How Advanced Tech Is Shaping The Gaming Industry
Video games have come a long way since they first entered the mainstream back in the 1980s.
For those of us who’ve lived through the past four decades, it really doesn’t seem like it was all that long ago. But when we look at the developments that have been made in the gaming industry since then, those decades could’ve been centuries apart.
Forty years ago, the most high-tech games we were playing were typically found in gaming arcades. Anyone with a home PC was likely playing Pong or Pac Man, which are hardly revolutionary in terms of graphics and gameplay. Now, we’re playing photo-realistic games with movie-worthy soundtracks, some of which are set in alternate realities. It’s been a massive shift and it’s all down to the integration and ongoing development of advanced technologies.
Gaming is at an all-time high
Revenues in the gaming industry grew to an all-time high in 2020, shooting up to $139.9 billion – a 12% increase on 2019’s figures of $120.1 billion. Gaming is a global phenomenon but in the US alone, four out of every five people last year had played at least one video game in a six-month period, if not more.
We only have to look at the enormous success of the latest generation of gaming consoles to see just how popular the activity has become. Both Sony and Microsoft sold out their 5th gen consoles during pre-sales last year, and demand for continued innovation grows. Gaming is culturally mainstream and technological innovations are continuing to shape it, influencing everything from gaming experiences, to how gaming companies operate their business models.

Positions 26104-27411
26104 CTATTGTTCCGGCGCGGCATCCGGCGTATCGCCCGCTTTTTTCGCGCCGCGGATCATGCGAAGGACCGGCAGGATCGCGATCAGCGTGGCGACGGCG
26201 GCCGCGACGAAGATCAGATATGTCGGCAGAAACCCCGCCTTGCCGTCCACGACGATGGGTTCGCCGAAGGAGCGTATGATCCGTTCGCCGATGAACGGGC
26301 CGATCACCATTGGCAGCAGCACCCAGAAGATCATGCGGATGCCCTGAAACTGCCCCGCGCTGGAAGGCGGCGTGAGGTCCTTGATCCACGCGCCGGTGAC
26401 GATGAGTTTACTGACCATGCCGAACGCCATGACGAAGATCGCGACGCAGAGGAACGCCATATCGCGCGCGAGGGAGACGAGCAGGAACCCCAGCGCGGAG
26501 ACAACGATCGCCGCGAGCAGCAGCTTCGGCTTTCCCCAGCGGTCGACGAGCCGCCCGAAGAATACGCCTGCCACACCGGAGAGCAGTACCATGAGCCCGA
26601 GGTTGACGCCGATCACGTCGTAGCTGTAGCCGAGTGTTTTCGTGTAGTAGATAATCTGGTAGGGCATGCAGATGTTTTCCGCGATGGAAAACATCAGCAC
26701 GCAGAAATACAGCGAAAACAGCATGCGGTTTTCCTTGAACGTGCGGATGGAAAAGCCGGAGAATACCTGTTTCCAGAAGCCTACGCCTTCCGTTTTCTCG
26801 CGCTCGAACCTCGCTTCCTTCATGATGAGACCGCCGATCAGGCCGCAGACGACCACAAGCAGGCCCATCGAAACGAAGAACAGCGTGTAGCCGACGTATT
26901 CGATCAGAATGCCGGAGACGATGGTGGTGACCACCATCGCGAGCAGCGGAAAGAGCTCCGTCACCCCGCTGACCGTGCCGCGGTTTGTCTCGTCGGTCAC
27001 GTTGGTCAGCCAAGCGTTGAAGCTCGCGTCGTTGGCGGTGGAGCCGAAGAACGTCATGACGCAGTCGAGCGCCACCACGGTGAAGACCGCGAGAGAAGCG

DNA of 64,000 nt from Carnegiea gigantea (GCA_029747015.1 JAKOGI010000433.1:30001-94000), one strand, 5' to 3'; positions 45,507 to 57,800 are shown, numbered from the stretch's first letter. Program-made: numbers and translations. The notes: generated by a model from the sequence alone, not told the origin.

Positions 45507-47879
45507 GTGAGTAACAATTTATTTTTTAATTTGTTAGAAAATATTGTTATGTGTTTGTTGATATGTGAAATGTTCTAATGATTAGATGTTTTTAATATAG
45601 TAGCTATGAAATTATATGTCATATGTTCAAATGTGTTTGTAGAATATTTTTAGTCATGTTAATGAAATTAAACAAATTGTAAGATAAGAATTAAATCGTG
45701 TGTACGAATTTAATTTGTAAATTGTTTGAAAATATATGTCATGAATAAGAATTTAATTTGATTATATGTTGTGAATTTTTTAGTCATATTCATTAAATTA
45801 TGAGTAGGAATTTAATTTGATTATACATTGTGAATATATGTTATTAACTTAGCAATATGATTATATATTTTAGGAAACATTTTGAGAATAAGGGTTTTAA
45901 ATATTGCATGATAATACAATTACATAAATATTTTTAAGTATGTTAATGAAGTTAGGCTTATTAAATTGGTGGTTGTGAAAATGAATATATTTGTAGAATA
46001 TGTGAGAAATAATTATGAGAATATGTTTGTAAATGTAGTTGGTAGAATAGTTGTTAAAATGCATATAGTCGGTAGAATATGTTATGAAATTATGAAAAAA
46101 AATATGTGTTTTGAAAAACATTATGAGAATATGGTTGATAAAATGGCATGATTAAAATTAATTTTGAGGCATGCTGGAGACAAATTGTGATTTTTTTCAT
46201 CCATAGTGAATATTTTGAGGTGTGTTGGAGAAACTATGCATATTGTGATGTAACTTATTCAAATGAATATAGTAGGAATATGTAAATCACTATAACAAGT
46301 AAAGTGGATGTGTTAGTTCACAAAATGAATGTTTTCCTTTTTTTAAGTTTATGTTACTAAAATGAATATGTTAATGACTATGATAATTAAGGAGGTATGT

The Tech Changing how we Play
Gone are the days when you’d need to purchase physical video games to play the latest titles. We’ve come so far in the development of gaming tech that you don’t even need to download games to your PC or console anymore. Instead, you can play as many games as you want no matter what device you’re playing on, as long as it’s connected to the Cloud.
Cloud gaming is the latest big thing in the industry, allowing players to stream games much in the same way that they’d stream their favorite TV show on Netflix. Because games are hosted on massive super-servers, gamers no longer need to invest in the latest console or fancy gaming monitor to enjoy top titles. In the past few years, we’ve seen console incumbents Sony and Microsoft roll out cloud gaming options to PlayStation and X-Box players alike, while even GPU specialist Nvidia has gotten involved in the vertical. Now, though, Big Tech has decided to get a piece of the cloud gaming action, leading to both Google and Amazon deciding to release cloud gaming services during the past 24 months.
According to Newzoo, the vertical is expected to rake in $1.6 billion in revenue this year thanks to over 23 million gamers playing in the Cloud.
How Tech is Shaping Gaming Companies
Advanced tech isn’t just playing a role in shaping how games are played, however. It’s also becoming an integral part of the game-making experience and how gaming companies carry out their business practices. In the iGaming sector, a tried and true strategy to increase customer engagement is the use of special offers and bonuses, like free spins. While it’s likely that this approach will be around for some time to come, more and more operators are applying artificial intelligence to their digital marketing efforts, such as integrating Big Data to hone marketing strategies.
On the game design end too, we’re seeing shifts into AI integration. Several designers use AI as a tool to generate gaming assets, such as the canyon rock formations you’ll ride past on horseback in a western-themed game. Instead of having to spend hours painstakingly drawing tiny details like this by hand, designers can offload the work to AI.
This process, called procedural content generation, can even be used to create entire game levels, even on a random basis. This results in games that are completely unique, allowing players to experience fresh content each and every time.